THE POTTY TRAIN

The latest addition to toilet-training literature takes the train analogy and rides the rails to success . . . one hopes. A toddler engineer is playing with his toy train and stuffed giraffe, lion and elephant (all diapered) when he feels a sudden urge. Opening the bathroom door leads him to the station where the Potty Train awaits with Conductor Lion beckoning him aboard. Giraffe doesn’t quite make it in time, but that’s okay—learning to ride takes a while. Sometimes there are leaks, and sometimes nothing seems to be happening at all. But the potty train keeps going, and soon, the little boy will be able to ride it all the time. As he disembarks with his stuffed friends, the toddler is surprised to see that they are all now wearing underwear. Young children will enjoy the inventiveness of Anderson’s acrylic illustrations, which incorporate everyday objects and toys into a fantasy train ride that marks the journey from diapers to “Undie Junction.” One page is potentially problematic, however, as it shows the train about to chug through a pipe tunnel. Nonetheless, train enthusiasts will toot “Chugga chugga poo-poo.” (Picture book. 2-4)

Pub Date: Jan. 8, 2008

ISBN: 978-1-4169-2833-1

Page Count: 32

Publisher: Simon Pulse/Simon & Schuster

Review Posted Online: May 20, 2010

Kirkus Reviews Issue: Dec. 15, 2007

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A good choice for caregivers looking for a positive, uncomplicated introduction to a new baby that focuses on everything an...

I AM A BIG BROTHER

A little boy exults in his new role as big brother.

Rhyming text describes the arrival of a new baby and all of the big brother’s rewarding new duties. He gets to help with feedings, diaper changes, playtime, bathtime, and naptime. Though the rhyming couplets can sometimes feel a bit forced and awkward, the sentiment is sweet, as the focus here never veers from the excitement and love a little boy feels for his tiny new sibling. The charming, uncluttered illustrations convincingly depict the growing bond between this fair-skinned, rosy-cheeked, smiling pair of boys. In the final pages, the parents, heretofore kept mostly out of view, are pictured holding the children. The accompanying text reads: “Mommy, Daddy, baby, me. / We love each other—a family!” In companion volume I Am a Big Sister, the little boy is replaced with a little girl with bows in her hair. Some of the colors and patterns in the illustrations are slightly altered, but it is essentially the same title.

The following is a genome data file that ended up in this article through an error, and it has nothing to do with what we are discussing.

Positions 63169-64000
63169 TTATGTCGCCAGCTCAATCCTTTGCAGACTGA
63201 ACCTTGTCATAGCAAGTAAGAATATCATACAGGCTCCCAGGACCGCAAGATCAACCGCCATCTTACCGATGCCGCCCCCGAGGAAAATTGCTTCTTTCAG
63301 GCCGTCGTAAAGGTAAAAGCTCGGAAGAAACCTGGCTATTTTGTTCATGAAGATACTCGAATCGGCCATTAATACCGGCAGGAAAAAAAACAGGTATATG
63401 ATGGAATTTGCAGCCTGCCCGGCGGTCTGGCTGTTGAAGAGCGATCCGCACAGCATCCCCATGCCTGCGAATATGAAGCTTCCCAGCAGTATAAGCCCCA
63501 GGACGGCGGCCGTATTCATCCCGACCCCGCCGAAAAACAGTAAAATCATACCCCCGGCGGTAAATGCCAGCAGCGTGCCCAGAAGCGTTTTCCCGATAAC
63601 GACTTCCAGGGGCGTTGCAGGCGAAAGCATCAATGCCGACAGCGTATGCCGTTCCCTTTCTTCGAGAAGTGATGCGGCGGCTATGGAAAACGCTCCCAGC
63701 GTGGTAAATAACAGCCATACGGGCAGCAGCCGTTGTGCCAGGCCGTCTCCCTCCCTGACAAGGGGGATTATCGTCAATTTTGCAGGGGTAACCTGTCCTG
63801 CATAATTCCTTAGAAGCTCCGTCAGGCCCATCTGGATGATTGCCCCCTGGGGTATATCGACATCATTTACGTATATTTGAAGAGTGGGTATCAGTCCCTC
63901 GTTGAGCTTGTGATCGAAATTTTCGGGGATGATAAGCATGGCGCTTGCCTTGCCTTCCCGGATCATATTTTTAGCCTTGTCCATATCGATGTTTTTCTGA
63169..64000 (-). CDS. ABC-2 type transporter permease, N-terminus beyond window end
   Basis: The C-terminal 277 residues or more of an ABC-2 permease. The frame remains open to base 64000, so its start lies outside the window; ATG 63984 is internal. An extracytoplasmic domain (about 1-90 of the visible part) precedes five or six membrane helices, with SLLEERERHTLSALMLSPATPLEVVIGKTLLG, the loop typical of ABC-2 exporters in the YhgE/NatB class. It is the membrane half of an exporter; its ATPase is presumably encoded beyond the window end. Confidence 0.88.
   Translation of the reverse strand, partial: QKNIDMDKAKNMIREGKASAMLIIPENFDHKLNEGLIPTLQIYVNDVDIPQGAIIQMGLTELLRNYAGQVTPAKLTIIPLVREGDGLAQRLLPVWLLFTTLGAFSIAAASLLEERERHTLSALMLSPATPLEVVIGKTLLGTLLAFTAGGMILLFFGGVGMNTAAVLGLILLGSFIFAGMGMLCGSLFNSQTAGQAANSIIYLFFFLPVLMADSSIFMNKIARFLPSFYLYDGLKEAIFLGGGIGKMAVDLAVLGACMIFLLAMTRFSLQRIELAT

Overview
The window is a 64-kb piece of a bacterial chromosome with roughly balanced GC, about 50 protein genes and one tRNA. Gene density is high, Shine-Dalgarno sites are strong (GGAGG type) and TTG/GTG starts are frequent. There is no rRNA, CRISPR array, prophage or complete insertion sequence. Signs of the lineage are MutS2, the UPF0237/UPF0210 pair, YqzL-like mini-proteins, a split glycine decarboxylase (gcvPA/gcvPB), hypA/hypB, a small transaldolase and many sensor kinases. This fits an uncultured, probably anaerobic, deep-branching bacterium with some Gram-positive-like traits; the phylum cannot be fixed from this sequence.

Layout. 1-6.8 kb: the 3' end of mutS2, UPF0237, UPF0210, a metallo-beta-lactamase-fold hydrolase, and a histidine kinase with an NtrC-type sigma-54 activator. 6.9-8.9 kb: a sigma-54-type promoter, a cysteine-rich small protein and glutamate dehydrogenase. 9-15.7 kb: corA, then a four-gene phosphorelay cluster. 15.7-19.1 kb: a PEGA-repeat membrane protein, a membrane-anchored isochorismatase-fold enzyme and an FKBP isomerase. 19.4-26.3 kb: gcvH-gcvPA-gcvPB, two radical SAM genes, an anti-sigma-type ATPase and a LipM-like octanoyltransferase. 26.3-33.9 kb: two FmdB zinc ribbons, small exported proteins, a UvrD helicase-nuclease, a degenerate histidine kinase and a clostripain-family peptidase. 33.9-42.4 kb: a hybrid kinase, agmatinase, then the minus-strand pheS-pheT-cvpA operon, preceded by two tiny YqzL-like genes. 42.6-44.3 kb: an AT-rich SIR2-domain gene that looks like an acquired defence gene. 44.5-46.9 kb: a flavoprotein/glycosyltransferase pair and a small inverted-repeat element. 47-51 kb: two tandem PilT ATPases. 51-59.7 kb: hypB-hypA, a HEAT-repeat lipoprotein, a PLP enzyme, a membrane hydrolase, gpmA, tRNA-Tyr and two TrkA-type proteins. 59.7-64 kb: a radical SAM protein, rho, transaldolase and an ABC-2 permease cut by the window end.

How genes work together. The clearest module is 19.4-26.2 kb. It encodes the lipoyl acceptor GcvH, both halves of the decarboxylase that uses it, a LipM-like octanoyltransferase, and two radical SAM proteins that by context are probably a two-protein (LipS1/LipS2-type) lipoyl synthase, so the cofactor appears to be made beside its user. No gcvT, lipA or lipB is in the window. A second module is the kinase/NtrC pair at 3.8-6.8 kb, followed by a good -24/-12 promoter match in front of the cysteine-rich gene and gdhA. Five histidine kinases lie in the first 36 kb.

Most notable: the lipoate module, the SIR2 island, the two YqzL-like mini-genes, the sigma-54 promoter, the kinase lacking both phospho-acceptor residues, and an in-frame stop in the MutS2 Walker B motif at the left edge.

A good choice for caregivers looking for a positive, uncomplicated introduction to a new baby that focuses on everything an older sibling can do to help. (Board book. 2-4)

Pub Date: Jan. 27, 2015

ISBN: 978-0-545-68886-4

Page Count: 24

Publisher: Cartwheel/Scholastic

Review Posted Online: March 17, 2015

Kirkus Reviews Issue: July 1, 2015

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Parents of toddlers starting school or day care should seek separation-anxiety remedies elsewhere, and fans of the original...

A KISSING HAND FOR CHESTER RACCOON

From the Kissing Hand series

A sweetened, condensed version of the best-selling picture book, The Kissing Hand.

As in the original, Chester Raccoon is nervous about attending Owl’s night school (raccoons are nocturnal). His mom kisses him on the paw and reminds him, “With a Kissing Hand… / We’ll never be apart.” The text boils the story down to its key elements, causing this version to feel rushed. Gone is the list of fun things Chester will get to do at school. Fans of the original may be disappointed that this board edition uses a different illustrator. Gibson’s work is equally sentimental, but her renderings are stiff and flat in comparison to the watercolors of Harper and Leak. Very young readers will probably not understand that Owl’s tree, filled with opossums, a squirrel, a chipmunk and others, is supposed to be a school.

Parents of toddlers starting school or day care should seek separation-anxiety remedies elsewhere, and fans of the original shouldn’t look to this version as replacement for their page-worn copies. (Board book. 2-4)

Pub Date: April 1, 2014

ISBN: 978-1-933718-77-4

Page Count: 14

Publisher: Tanglewood Publishing

Review Posted Online: May 19, 2014

Kirkus Reviews Issue: July 1, 2014

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